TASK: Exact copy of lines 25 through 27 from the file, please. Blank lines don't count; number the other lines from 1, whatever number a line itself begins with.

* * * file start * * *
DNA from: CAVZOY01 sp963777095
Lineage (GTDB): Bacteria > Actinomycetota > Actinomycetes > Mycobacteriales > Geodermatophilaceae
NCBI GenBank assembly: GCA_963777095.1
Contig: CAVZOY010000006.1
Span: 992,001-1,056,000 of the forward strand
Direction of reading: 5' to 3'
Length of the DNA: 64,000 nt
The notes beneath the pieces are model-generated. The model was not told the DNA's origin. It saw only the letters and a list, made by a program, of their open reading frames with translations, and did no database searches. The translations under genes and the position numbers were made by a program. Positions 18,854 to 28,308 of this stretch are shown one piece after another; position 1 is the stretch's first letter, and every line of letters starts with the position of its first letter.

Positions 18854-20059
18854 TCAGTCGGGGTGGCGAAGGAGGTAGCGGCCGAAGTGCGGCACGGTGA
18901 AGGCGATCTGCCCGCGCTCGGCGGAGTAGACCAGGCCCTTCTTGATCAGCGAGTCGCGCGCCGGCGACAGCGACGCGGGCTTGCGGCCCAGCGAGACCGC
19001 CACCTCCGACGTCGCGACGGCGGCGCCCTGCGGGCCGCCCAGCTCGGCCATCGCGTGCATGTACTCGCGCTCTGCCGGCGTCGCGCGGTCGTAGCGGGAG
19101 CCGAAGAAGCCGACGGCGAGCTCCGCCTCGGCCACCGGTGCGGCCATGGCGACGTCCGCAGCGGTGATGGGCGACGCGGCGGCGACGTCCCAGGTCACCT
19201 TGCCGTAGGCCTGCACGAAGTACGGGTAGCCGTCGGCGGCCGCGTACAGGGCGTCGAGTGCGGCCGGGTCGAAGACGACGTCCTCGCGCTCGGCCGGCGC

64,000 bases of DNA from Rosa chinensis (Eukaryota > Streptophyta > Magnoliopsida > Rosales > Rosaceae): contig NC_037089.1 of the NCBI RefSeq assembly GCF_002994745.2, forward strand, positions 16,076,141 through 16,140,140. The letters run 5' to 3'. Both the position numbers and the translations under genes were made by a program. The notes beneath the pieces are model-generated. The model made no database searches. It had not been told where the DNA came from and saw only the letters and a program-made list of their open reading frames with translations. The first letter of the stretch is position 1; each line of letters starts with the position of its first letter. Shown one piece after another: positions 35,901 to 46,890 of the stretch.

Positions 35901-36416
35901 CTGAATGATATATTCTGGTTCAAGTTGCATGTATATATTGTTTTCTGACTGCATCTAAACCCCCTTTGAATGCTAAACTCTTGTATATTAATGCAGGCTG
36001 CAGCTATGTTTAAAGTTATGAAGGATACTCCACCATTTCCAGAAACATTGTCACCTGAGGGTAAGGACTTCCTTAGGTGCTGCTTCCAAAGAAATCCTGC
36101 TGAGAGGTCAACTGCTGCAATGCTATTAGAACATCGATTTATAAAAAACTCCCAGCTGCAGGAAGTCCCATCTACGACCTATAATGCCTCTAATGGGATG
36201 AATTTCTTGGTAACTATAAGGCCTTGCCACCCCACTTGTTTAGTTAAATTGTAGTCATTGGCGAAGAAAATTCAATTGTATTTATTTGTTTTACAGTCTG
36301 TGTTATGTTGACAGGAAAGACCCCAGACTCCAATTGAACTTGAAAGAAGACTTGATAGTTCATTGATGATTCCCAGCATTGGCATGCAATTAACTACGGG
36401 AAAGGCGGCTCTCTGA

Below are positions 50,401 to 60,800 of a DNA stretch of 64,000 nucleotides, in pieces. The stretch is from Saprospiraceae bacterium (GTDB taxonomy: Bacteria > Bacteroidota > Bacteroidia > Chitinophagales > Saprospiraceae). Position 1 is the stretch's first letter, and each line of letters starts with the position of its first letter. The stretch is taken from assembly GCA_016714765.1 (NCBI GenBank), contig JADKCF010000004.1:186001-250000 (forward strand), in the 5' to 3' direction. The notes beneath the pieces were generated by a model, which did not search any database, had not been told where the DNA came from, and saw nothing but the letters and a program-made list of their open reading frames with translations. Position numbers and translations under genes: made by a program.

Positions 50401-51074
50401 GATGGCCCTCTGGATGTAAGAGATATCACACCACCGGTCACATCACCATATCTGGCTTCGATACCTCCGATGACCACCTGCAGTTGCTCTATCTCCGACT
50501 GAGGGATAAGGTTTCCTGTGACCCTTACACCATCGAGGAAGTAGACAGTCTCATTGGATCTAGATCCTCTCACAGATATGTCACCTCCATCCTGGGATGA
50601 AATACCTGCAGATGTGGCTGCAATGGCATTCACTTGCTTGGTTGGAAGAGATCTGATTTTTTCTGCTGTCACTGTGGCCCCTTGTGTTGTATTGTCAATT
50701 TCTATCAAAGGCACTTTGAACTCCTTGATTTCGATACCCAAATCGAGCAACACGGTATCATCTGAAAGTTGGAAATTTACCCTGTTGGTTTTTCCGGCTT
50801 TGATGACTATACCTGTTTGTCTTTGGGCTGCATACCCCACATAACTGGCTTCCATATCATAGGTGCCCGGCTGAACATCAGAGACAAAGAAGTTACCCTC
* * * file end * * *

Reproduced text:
50401 GATGGCCCTCTGGATGTAAGAGATATCACACCACCGGTCACATCACCATATCTGGCTTCGATACCTCCGATGACCACCTGCAGTTGCTCTATCTCCGACT
50501 GAGGGATAAGGTTTCCTGTGACCCTTACACCATCGAGGAAGTAGACAGTCTCATTGGATCTAGATCCTCTCACAGATATGTCACCTCCATCCTGGGATGA
50601 AATACCTGCAGATGTGGCTGCAATGGCATTCACTTGCTTGGTTGGAAGAGATCTGATTTTTTCTGCTGTCACTGTGGCCCCTTGTGTTGTATTGTCAATT